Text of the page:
Optics

ArchiverArchiver Posts: 46,084
edited 2000-03-15 - 10:00:00 in Microcontrollers
Hola,
I am using an IR transmitter and receiver circuit to be placed next to
one another with proper shielding. I would like to use a reflective
device about 15 meters away from their position to reflect the
transmitter IR back to the receiver. Does anyone know of any web pages
that would have information on this?
Thanks,
jesse

Comments

  • ArchiverArchiver Posts: 46,084
    edited 2000-03-13 - 03:02:00
    silver is a good IR reflector and aluminium is close.
    A coated surface will improve reflection efficiency.
    Special IR coatings are available at great cost.


    Date sent: Sun, 12 Mar 2000 14:52:47 -0600
    From: jbabich@p...
    To: basicstamps@egroups.com
    Send reply to: basicstamps@egroups.com
    Subject: [noparse][[/noparse]basicstamps] Optics

    > Hola,
    > I am using an IR transmitter and receiver circuit to be placed next to
    > one another with proper shielding. I would like to use a reflective
    > device about 15 meters away from their position to reflect the
    > transmitter IR back to the receiver. Does anyone know of any web pages
    > that would have information on this?
    > Thanks,
    > jesse
    >
    >
    >
    > eGroups.com Home: http://www.egroups.com/group/basicstamps/
    > http://www.egroups.com - Simplifying group communications
    >
    >


    ron... the motor man...
    Ronald Doctors
    http://www.members.home.net/rdoctors
  • ArchiverArchiver Posts: 46,084
    edited 2000-03-14 - 18:49:00
    >I am using an IR transmitter and receiver circuit to be placed next to
    >one another with proper shielding. I would like to use a reflective
    >device about 15 meters away from their position to reflect the
    >transmitter IR back to the receiver. Does anyone know of any web pages
    >that would have information on this?

    Not sure about web pages with details, but reflective safety tape
    (ScotchBrite, etc.) makes a dandy reflector. Light goes in, shoots out
    again at suprisingly high brightness. You lose coherence (they're made to
    scatter light to act as safety reflectors), but they're great for bouncing
    photons around.

    As to availability, you should be able to find some sort of safety tape at
    any hardware store in the universe. Check around the mailboxes, house
    numbers, driveway reflectors, etc. That's where most hardware stores keep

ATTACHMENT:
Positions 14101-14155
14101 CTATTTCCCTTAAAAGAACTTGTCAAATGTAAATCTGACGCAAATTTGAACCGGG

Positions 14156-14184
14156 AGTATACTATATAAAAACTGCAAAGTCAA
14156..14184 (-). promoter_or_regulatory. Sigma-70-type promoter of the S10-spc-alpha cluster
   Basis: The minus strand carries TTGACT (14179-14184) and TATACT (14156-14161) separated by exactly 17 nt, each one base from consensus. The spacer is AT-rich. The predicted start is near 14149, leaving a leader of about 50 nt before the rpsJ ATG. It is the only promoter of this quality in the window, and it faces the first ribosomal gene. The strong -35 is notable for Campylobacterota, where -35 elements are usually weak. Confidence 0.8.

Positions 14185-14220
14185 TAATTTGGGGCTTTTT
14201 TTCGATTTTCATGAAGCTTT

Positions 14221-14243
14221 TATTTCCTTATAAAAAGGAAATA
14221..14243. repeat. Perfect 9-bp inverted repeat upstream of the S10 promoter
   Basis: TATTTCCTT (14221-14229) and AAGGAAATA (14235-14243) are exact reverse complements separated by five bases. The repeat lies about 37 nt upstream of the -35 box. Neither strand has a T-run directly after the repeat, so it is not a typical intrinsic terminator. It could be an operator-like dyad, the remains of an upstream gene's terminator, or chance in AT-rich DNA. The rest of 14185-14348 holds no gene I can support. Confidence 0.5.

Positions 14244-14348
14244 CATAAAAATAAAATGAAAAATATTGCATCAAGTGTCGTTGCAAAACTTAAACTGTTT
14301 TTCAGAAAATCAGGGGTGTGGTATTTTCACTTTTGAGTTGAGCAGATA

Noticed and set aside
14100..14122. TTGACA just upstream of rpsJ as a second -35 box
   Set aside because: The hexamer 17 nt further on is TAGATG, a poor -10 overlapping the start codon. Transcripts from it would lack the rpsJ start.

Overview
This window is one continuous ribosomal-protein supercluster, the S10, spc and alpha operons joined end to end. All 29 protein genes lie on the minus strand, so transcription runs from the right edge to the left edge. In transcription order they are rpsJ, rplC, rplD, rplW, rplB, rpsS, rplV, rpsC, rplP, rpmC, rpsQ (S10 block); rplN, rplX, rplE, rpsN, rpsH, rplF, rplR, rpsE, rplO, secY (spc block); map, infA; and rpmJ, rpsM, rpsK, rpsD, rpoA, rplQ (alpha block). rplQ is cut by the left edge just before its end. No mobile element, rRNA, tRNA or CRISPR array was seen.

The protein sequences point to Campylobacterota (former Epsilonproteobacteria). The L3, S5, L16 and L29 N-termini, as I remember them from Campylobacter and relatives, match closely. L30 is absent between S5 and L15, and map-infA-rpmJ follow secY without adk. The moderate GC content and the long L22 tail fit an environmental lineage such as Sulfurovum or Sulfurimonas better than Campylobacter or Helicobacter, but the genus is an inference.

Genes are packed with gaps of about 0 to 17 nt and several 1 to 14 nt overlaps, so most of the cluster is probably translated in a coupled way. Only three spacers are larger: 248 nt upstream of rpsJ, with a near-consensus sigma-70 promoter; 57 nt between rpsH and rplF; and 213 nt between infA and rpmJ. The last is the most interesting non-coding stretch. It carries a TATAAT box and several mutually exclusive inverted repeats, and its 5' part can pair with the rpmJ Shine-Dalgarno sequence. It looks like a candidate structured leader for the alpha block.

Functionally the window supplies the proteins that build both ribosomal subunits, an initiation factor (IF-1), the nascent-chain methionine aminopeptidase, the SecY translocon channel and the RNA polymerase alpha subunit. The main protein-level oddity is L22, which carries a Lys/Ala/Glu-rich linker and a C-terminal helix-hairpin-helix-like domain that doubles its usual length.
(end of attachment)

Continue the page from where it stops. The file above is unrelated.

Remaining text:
their safety stuff, in my experience.

    -- Pat

    ______________________________________________________
  • ArchiverArchiver Posts: 46,084
    edited 2000-03-15 - 10:00:00
    Ah, you gave me an idea. Edmund Scientific sells corner cube arrays
    35mm square, that do exactly that. At $35 a pop in single, it's not that
    bad a price. A corner cube reflects any light back the way it came,
    regardless of the orientation of the cube itself. In a nutshell, it's
    three mirrors forming a three sided inside corner. Very powerful and nifty
    device, and used a lot in measurement devices.
    Go to http://www.edsci.com/ to the optics division and ask for a
    catalog. I drool over this catalog every time I get one, and I get one a
    lot! The optics division doesn't have a searchable web site, and it wasn't
    on the scientific side of the house.


    Original Message
    From: patrick innes <pkinnes@h...>
    To: <basicstamps@egroups.com>
    Sent: Tuesday, March 14, 2000 10:49 AM
    Subject: [noparse][[/noparse]basicstamps] Re: Optics


    > >I am using an IR transmitter and receiver circuit to be placed next to
    > >one another with proper shielding. I would like to use a reflective
    > >device about 15 meters away from their position to reflect the
    > >transmitter IR back to the receiver. Does anyone know of any web pages
    > >that would have information on this?
    >
    > Not sure about web pages with details, but reflective safety tape
    > (ScotchBrite, etc.) makes a dandy reflector. Light goes in, shoots out
    > again at suprisingly high brightness. You lose coherence (they're made
    to
    > scatter light to act as safety reflectors), but they're great for
    bouncing
    > photons around.
    >
    > As to availability, you should be able to find some sort of safety tape
    at
    > any hardware store in the universe. Check around the mailboxes, house
    > numbers, driveway reflectors, etc. That's where most hardware stores
    keep
    > their safety stuff, in my experience.
    >
    > -- Pat
    >
    > ______________________________________________________
    >
    >
    > -- Easily schedule meetings and events using the group calendar!
    > -- http://www.egroups.com/cal?listname=basicstamps&m=1
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